Case 10 – A Case of Chest Pain

Case #10: A Case of Chest Pain
Author: Christian Marcelo, MD
Peer Reviewer: Jill Theobold, MD, PhD

A 33 year old male with no past medical history presents with chest pain that began 30 minutes prior to arrival, lasted 10 minutes, and has now completely resolved.  On exam, he appears slightly agitated, diaphoretic, and his pupils are dilated. The remainder of his exam (including cardiac and pulmonary) is unremarkable. His ECG demonstrates sinus tachycardia and his cardiac enzymes are within normal limits. The paramedics state that they picked him up from a house party.

Vitals:             Temp: 98.2, HR: 128, RR: 10, BP: 184/102, O2 sat: 95% on RA

What toxidrome is this patient currently displaying?
How is cocaine used? What are the onsets and durations associated with each manner?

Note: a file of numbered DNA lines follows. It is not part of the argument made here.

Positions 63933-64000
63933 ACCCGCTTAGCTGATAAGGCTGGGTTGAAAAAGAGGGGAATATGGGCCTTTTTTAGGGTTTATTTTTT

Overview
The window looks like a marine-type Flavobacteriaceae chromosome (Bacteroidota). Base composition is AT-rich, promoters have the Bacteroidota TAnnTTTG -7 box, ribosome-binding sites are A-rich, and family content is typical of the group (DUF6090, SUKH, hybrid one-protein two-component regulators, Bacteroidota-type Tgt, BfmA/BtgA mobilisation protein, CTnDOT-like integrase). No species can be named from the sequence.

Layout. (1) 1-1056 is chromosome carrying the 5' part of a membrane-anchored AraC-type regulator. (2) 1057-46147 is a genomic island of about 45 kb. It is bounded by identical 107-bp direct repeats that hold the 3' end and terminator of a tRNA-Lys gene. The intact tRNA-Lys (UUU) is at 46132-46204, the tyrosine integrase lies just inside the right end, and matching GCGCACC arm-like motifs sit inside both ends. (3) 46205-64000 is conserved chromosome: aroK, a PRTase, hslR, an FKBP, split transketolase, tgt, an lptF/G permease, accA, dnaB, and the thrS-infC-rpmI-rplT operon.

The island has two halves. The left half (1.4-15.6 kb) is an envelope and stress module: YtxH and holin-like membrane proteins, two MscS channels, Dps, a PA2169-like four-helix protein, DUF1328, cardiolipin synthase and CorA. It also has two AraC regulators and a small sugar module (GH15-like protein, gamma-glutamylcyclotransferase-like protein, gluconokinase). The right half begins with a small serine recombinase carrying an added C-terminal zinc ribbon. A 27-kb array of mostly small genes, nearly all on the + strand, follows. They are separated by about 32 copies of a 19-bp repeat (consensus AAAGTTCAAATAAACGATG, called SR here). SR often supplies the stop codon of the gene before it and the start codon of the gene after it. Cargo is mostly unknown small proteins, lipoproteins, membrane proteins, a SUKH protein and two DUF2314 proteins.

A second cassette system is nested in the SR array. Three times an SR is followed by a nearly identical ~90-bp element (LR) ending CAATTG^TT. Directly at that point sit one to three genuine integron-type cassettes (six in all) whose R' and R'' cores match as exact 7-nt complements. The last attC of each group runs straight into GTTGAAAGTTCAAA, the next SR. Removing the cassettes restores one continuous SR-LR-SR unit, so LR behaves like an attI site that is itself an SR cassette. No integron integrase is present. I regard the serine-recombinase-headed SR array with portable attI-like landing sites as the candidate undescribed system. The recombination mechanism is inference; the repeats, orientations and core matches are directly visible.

What is the mechanism of action of cocaine?
What other signs and symptoms can be observed in cocaine toxicity?
What is the clinical utility of a urine toxicology screen that is positive for cocaine?
What is the management of these patients?
How does cocaine use affect the evaluation of chest pain patients?

References

Levis JT, Garmel GM. Cocaine-associated chest pain. Emerg Med Clin North Am. 2005 Nov;23(4):1083-103.

Muirhead TT, Eide MJ. Images in clinical medicine. Toxic effects of levamisole in a cocaine user. N Engl J Med. 2011 Jun 16;364(24):e52.

Pozner CN, Levine M, Zane R. The cardiovascular effects of cocaine. J Emerg Med. 2005 Aug;29(2):173-8.

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